Truth in Translation tells the stories of young, untested interpreters who became the ‘voice’ of victim and perpetrator. They translated simultaneously in the first person, with no time for thought and no option to turn away. Everything flowed through them – lies and truths, forgiveness and rage, pain and celebration. They absorbed everything without having the time to process what they were hearing and speaking until it came back to them in dreams, in their relations with each other and in the haze of drink and dark humor that inevitably came after testimony.
Their mandate was to “not become involved.” Their attempt to follow this mandate is their story. This struggle to remain impervious to what they witness, to use whatever they can find to keep them from self-destruction, leads to the growing awareness that they are not that different from the people for whom they interpret. It is the story of what happens to people who cannot turn away, who are forced to see every side of each truth and lie, and in so doing, test their own identities to the limit. It is a story of what it feels like to bear witness without the option of denial, ultimately revealing that if we drop our masks, we will not die. We will become stronger.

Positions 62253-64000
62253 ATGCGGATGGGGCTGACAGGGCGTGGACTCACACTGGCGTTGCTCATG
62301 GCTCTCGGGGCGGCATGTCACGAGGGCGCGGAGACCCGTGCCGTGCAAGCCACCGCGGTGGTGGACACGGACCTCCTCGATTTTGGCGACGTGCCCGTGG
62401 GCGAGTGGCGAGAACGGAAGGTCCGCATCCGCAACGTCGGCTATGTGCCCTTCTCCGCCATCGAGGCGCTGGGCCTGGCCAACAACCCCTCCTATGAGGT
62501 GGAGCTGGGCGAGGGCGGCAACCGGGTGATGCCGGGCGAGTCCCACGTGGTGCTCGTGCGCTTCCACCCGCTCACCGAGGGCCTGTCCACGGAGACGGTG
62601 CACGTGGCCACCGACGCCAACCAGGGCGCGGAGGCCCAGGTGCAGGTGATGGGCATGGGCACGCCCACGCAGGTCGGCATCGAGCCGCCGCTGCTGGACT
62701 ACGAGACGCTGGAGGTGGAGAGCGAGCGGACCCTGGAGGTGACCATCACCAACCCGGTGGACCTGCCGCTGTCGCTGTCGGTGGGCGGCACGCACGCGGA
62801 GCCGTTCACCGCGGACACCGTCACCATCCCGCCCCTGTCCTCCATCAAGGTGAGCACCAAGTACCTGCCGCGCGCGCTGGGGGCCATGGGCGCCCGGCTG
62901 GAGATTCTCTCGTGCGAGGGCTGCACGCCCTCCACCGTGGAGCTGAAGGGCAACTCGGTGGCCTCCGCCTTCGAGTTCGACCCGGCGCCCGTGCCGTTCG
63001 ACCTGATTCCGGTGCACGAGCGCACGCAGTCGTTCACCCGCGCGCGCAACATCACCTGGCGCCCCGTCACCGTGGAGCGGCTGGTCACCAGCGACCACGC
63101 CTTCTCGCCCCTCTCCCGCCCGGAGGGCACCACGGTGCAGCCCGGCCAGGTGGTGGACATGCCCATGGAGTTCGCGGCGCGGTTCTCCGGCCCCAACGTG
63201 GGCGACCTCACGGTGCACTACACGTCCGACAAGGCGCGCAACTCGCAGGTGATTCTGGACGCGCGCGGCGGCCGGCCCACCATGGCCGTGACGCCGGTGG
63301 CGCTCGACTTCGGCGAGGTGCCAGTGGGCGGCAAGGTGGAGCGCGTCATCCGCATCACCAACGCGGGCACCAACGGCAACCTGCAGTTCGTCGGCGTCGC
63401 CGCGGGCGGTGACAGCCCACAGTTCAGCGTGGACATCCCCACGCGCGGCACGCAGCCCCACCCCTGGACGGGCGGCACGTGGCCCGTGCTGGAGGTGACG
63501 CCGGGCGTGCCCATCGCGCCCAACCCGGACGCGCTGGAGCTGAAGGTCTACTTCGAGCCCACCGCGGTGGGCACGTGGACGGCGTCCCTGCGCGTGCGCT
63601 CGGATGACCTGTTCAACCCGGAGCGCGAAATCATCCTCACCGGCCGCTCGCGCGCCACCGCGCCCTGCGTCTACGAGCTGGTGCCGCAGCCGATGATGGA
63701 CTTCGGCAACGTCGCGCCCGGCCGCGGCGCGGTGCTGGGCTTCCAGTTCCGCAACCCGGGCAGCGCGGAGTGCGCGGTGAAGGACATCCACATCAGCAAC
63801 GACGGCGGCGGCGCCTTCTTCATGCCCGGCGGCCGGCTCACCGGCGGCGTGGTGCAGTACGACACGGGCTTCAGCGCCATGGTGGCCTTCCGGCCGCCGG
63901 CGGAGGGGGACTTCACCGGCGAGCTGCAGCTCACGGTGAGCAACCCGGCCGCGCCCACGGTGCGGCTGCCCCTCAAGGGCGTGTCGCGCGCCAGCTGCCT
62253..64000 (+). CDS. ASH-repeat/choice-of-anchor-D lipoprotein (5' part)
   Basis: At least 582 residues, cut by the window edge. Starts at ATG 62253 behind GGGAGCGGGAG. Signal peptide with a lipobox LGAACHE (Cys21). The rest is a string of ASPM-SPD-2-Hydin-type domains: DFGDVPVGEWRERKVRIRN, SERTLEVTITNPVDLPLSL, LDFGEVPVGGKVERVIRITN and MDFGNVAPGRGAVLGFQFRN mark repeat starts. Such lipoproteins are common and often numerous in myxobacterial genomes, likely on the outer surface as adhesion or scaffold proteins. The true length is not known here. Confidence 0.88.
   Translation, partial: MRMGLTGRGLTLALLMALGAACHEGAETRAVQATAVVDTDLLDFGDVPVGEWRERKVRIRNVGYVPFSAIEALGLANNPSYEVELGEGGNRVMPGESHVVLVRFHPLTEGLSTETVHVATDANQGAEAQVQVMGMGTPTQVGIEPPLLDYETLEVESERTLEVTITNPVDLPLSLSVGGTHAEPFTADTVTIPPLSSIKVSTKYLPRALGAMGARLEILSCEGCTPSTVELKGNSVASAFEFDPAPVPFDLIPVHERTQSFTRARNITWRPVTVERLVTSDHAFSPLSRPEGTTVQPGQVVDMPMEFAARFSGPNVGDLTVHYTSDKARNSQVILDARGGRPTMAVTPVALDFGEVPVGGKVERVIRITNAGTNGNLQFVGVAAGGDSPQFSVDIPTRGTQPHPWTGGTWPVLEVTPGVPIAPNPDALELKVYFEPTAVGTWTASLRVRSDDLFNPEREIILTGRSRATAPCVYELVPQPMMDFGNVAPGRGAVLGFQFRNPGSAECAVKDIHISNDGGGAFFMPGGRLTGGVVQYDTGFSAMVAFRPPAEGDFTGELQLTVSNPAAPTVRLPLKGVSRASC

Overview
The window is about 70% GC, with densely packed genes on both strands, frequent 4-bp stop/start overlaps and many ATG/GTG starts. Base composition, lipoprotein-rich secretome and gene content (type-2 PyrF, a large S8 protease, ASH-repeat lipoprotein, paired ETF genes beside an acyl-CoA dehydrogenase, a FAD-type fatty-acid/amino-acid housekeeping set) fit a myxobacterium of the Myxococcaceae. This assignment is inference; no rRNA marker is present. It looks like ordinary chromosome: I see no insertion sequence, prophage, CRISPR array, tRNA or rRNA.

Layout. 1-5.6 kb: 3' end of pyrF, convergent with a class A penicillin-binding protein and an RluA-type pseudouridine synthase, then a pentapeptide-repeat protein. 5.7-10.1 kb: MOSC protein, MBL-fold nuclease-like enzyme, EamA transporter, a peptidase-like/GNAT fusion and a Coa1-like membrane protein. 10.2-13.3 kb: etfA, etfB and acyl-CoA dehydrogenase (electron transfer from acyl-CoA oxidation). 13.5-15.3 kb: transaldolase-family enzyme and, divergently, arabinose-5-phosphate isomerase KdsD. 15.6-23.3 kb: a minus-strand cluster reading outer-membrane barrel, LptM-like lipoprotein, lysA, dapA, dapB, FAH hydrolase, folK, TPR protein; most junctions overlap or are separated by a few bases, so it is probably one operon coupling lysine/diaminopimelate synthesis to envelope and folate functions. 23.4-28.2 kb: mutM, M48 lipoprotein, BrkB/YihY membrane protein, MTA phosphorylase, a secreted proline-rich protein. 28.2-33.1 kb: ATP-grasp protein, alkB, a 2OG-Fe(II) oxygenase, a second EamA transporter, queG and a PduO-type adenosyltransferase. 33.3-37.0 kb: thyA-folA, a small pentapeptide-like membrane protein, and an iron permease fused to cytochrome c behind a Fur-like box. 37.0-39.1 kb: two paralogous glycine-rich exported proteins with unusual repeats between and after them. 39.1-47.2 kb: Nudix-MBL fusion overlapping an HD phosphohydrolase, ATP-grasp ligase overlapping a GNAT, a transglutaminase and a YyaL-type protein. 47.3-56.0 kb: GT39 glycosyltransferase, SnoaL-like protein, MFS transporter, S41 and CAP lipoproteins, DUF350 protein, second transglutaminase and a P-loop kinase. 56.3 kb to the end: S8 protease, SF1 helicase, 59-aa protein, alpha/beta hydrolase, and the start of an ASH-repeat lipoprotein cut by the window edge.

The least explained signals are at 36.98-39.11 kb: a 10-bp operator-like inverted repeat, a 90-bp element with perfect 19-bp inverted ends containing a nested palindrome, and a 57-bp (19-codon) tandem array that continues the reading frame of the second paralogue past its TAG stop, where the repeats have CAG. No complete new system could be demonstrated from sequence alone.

Introduction to the Truth in Translation Project, filmed in 2006
Embedded in Hugh Masekela’s haunting music of the characters’ collective memory, the stories of the actual TRC interpreters are merged with the memories and personal, improvised life stories of the actors themselves. Actual testimony is drawn upon throughout the play, and included in song lyrics. The script was developed in a collaboration over time between a collective of South African actors, director/creator Michael Lessac, and writer/collaborator Paavo Tom Tammi and contributing writers Craig Higginson and Paul Selig. As the production moved from country to country on tour, other writers contributed and the dialogue provoked across cultures became material for further development of the script.